The past months have seen me pleasurably employed in a second collaboration with Sussex Lustreware designing imagery for their forthcoming range, Harlequinade. This has been a bit of a dream project for me, and one which I suggested to Gloria on the coat-tails of our collaboration earlier this year, when illustrations I’d made as the chapter headings for Marly Youman’s 2020 novel, Charis in the World of Wonders, were re-purposed as lustre-embellished decorations on the Sussex Lustreware World of Wonders range. Gloria and I got used to working around each other on World of Wonders, and on Harlequinade her glorious freehand lustre embellishments suggesting the swags of theatre curtains and the flashes and arabesques that conjure the glitter and tinsel of the stage, are perfect companions.
For the yet to be released Harlequinade range of plates, bowls, trinket-boxes, mugs, jugs and a teapot, I used my life-long love of Victorian Toy Theatre as inspiration, turning to my collection of toy theatre ephemera for inspiration.
All design from historic sources requires adaptation, and in order to make images that fit the various available spaces on the china, and to ensure that the designs have consistency across the range, I’ve reworked – and occasionally reinvented – material from many diverse sources. Toy theatres were produced by a host of print publishers over hundreds of years, who all had their favourite artists. Although overall the toy theatre ‘style’ had something of a consistency, close examination shows many different hands at work, and those wrinkles needed to be ironed out for the purposes of re-presenting the characters here, for a new generation to appreciate. Here you will find the stock characters that were originally lifted from the Italian Commedia dell’arté, Harlequin, Columbine, Pantaloon and Clown, together with a handful of interlopers such as the god Neptune, in his shell chariot drawn by mer-horses – because Harlequinades loved to have a good spattering of the mythic/fantastic – and the fairies so essential to Victorian (and contemporary) pantomime.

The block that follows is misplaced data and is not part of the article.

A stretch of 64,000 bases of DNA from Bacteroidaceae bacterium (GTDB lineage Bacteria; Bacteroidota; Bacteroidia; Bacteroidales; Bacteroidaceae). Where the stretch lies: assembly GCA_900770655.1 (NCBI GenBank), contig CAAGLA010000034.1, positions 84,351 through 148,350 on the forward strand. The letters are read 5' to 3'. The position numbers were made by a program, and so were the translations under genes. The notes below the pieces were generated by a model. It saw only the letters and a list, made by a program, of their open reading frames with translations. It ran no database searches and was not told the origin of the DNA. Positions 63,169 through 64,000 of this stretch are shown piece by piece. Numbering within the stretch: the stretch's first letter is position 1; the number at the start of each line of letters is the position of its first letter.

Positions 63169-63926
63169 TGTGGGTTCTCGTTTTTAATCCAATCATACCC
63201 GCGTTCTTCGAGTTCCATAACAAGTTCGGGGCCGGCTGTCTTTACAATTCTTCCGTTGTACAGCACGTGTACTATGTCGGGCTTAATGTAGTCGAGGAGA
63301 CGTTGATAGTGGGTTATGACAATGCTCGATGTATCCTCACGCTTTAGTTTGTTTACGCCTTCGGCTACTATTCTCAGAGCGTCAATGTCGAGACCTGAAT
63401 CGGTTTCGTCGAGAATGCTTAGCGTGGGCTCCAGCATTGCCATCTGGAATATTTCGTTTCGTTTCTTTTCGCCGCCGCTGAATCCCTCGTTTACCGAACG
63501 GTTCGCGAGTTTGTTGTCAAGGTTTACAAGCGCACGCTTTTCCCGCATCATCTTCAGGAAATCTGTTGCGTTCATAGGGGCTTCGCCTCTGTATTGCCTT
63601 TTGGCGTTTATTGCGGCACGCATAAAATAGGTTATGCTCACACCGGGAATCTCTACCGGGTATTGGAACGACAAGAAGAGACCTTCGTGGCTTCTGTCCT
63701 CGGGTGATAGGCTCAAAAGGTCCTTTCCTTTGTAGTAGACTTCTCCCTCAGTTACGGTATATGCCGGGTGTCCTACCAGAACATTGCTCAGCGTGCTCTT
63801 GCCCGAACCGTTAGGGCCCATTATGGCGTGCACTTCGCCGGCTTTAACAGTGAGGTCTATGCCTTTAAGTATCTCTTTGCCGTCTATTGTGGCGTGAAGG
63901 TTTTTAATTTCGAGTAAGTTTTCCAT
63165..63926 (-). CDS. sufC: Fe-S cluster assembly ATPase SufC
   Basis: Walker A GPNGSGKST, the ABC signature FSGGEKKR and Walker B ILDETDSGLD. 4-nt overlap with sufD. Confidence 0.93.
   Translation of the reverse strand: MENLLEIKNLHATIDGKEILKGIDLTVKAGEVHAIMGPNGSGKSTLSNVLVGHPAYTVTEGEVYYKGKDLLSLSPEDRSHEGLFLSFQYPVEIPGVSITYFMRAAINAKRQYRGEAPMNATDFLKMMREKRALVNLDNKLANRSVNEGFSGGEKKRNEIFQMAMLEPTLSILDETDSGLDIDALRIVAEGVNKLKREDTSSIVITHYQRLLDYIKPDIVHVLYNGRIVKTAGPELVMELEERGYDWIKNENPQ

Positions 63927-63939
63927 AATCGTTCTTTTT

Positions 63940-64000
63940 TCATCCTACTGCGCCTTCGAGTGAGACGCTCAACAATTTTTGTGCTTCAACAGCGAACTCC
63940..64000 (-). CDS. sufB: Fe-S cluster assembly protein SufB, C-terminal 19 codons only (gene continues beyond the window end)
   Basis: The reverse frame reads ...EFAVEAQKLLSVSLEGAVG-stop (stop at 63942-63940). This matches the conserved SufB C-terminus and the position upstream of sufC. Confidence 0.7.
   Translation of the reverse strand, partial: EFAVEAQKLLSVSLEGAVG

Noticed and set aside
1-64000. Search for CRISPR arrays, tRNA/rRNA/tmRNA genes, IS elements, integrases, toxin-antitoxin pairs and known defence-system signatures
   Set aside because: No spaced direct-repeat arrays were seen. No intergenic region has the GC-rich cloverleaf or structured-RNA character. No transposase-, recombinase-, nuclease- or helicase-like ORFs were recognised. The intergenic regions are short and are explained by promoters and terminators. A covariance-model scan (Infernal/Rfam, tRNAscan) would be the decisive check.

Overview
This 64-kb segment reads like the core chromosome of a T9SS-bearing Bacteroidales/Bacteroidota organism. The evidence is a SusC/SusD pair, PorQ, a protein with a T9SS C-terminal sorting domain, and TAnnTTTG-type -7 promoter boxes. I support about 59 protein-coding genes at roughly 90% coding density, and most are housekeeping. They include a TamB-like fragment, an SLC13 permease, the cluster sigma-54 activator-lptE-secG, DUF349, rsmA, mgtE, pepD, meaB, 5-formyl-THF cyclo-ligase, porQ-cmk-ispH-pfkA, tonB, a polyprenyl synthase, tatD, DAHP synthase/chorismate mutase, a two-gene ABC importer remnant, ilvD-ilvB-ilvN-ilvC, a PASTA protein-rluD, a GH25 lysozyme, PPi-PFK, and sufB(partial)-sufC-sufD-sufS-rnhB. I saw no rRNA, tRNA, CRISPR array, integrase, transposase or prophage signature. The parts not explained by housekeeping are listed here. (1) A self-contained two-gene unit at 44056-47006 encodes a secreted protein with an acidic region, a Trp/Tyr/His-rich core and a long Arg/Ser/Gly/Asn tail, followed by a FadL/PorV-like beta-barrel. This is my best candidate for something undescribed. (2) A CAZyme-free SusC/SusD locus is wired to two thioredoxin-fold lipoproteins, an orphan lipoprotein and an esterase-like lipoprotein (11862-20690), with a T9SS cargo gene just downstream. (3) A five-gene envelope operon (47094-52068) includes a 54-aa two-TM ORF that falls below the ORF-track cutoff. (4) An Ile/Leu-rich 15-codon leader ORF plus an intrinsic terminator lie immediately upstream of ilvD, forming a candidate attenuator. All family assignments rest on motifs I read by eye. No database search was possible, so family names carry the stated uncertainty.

There are the tradespeople who had their goods filched by Clown, and the performing dogs and circus horses so appreciated by 19th century theatre-goers. (In the age before motor cars, trained horses were so popular that specialised indoor arenas were devoted to equestrian spectacles, and to this day some theatres bear witness to their previous lives in the name, Hippodrome.)
My collaborator David W. Slack and I have been busy together making some animations to promote Harlequinade in the run-up to its launch. I draw and David animates, though we could as easily reverse that as David is a wonderful artist as well as an animator, and I too am an artist who also animates. It makes the collaboration particularly pleasurable, as we always understand what the other is doing, and the challenges of the work. Watch this space. There are more on the way.
I first saw Jean Cocteau’s 1946 film of La Belle et la Bête in the early 1960s. Before the age of video I recollected the film from that first, single viewing, for years running it over and over in my head, remembering, and very likely misremembering it, until the ‘video’ age dawned when everything could be acquired and watched at will. So for most of my life, one way or another, the film has been my companion. I’ve thought about it, watched it scores of times, analysed it and dreamt about it.
Now I’m making a book of the story, with my collaborator, the poet Olivia McCannon. It started out as a full homage to Cocteau’s interpretation, but through development has turned into something quite different: a new, reinvented version of the story, in which together Olivia and I acknowledge the film’s influence while finding our own own creative path.
There are several places in the book in which I want to visually capture my memories of watching sequences of the film when the camera ‘panned’ horizontally to reveal spaces by degrees. Beauty’s bedchamber was chief among these sequences.
Cocteau remarks in Diary of a Film how visitors to the studio loved exploring Beauty’s bedroom. Walls made of scrim allowed lights to be shone through them and created dissolving vistas of the garden sets beyond, and I imagine that must have made it a strangely liminal space for the actors to work in, finding themselves un-anchored and floating between worlds. Beauty’s bed, voluptuously draped with fur under its canopy of muslin, seems like a boat in this strange sea, and everywhere the glimmer and sheen of opulence.
It’s heady stuff. But the screen ratio of the time was undoubtedly confining, and so a panorama is suggested rather than attained, with the horizontally moving camera the director’s tool to take the audience on a tour of his creation.
By using a double-page spread, I have a ‘panoramic’ shape in which to set my illustration.